Improving a Y1 boy's listening skills - ideas?

(33 Posts)
thatscottishbiscuit Fri 03-Jul-15 19:20:46

Just had DS's report. There are a handful of good/great areas (reading, science, art, design) but an issue with listening I don't know if/how I can help him with, and it's impacting all areas of his learning, especially writing and maths (and his reading until recently - his reading took off because of a lot of extra effort put in at home). He's falling behind and missing out on some of the basics.

'...frequently struggles to listen attentively in whole class or small group contexts...prevents him from being able to follow instructions or have a go at a task independently'.

Anyone have any ideas? At home he is a busy boy full of plans, ideas and designs. At school he sits and dreams. When something is his idea, his concentration on it is brilliant. His teacher has found him quite a frustration this year. Thank goodness he is also 'happy, sociable and well mannered'!

Any thoughts? A hobby that might promote listening? Something we can do differently at home? He is described as 'bright and observant' but 'regularly requires adult support and encouragement to achieve the learning outcome or even start it on his own'

thatscottishbiscuit Fri 03-Jul-15 19:21:33

Oh, he passed the phonics thing

Avidreader12 Fri 03-Jul-15 19:45:10

What about looking at sports group lessons, following instructions concentrating on what the instructor is saying combined with something fun that your Ds could enjoy, football, tennis etc may help to keep his attention.

thatscottishbiscuit Fri 03-Jul-15 20:30:10

I just talked to him about that before bed! He fancies trying a football club. I've found something he might be able to start on Sat mornings.

Anyone else have ideas?

Wolfiefan Fri 03-Jul-15 20:33:36

How do they get his attention before they start to speak?

noramum Fri 03-Jul-15 21:24:29

Board games, especially strategic ones where he has to remember what other players have?

Story tapes? There is a huge difference listening to a story than reading it or even having it read to you.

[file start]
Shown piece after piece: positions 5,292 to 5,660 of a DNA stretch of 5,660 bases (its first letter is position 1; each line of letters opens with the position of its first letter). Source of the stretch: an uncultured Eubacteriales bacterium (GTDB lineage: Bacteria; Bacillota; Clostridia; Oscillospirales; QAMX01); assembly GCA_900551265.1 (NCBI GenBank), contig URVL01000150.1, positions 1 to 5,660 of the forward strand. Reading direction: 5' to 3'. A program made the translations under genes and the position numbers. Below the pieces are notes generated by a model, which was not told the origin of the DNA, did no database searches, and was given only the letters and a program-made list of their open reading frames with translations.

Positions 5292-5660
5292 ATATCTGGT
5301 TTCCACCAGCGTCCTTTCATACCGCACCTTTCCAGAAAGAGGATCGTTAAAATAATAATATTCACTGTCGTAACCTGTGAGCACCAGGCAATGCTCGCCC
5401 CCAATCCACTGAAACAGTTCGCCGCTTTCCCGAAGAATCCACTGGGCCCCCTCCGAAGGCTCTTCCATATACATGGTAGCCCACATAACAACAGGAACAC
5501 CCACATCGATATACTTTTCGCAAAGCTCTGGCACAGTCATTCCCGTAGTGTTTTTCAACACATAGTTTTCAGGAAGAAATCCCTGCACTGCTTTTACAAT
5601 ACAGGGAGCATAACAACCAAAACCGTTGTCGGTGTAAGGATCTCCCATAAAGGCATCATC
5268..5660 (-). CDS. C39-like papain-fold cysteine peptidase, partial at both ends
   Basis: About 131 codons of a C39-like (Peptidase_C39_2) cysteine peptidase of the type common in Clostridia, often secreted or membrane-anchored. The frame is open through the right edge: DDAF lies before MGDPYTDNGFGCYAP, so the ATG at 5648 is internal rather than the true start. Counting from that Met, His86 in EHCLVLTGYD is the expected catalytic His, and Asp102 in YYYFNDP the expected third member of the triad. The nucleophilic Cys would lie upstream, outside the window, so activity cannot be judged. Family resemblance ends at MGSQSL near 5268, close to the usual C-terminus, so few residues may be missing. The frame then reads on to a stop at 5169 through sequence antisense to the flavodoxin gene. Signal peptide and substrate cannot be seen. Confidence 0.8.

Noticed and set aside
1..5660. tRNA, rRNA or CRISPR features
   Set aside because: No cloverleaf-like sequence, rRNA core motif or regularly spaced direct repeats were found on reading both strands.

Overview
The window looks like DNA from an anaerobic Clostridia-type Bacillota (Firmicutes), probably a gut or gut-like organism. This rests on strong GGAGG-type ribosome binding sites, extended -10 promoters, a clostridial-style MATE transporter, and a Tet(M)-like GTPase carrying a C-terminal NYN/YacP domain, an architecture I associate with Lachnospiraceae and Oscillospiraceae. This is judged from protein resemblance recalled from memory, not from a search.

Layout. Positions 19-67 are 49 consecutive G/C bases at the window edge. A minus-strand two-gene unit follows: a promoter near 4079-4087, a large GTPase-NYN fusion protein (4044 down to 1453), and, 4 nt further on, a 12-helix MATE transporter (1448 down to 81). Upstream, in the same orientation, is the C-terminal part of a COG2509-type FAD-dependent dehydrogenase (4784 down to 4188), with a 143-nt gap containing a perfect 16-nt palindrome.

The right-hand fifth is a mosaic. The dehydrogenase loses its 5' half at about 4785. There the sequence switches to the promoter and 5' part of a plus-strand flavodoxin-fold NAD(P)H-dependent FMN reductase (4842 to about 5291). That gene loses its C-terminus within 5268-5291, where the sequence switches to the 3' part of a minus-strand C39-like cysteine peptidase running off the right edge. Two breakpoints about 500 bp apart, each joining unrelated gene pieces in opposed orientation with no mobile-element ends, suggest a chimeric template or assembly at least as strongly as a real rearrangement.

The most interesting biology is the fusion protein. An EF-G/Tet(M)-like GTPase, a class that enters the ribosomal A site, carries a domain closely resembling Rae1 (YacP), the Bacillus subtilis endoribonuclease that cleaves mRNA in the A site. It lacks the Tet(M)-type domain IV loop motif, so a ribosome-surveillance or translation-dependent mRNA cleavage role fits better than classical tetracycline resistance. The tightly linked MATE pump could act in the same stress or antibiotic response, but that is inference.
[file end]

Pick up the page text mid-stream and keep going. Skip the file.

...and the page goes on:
thatscottishbiscuit Fri 03-Jul-15 21:42:41

Wolfiefan I'm not sure. Parents evening is next week, I'll ask.

Board games is a good one, we don't do much of that. Thanks noramum. We've been listening to Roald Dahl story tapes in the car on long journeys over the past few weeks and he's loved that

WaltJunior Fri 03-Jul-15 21:49:47

We had exactly this problem with ds in yr2. I asked for a 'listening book' basically a little notebook, a page for every day of the week, he goes to ta at the end of the day who gives him a rating out of five for listening (in stickers). He then got a reward (marble in the jar) at the end of the week. We do it at my school & it works well. I had to ask the teacher to do it though which they were happy to & sorted it out (he's now a v conscientious yr 5 btw!)

Ferguson Fri 03-Jul-15 22:08:04

I assume you have had his hearing tested, and that it is OK?

Does he do any music activities, as learning to play an instrument develops concentration and listening? It doesn't have to be too expensive, and a bright child can start to teach them self Keyboard from tutor books.

(I have done other replies on music, which you can 'search' for, or if you want more information come back to me sometime.)

plutonimum Fri 03-Jul-15 22:19:45

I agree with noramum about the story tapes!

The CBeebies section of the BBC has got some audio podcasts (we went through a few about Sarah and Duck).

Our local library told us last year that audio CDs were acceptable for the Summer Reading Challenge.

I'm reading a classic chapter book to DS (7) at bedtime on my kindle (no pictures!!!) and he's listening very nicely, occasionally swapping the reading with me.

thatscottishbiscuit Sat 04-Jul-15 08:02:28

Thanks for the listening book idea, will definitely ask for that, Walt.

Ferguson I play the piano but DS has shown no interest and says he doesn't want lessons sad. Not sure whether to push it or not.

Pluto we will keep up with the story tapes. I read to him for about half an hour every night. We are reading Gillian Clarke's Odyssey at the moment. He loves it and is definitely listening and understanding.

Thanks everyone! Any more suggestions very welcome

thatscottishbiscuit Sat 04-Jul-15 08:03:05

Also hearing and eyesight are fine

thatscottishbiscuit Sat 04-Jul-15 17:35:29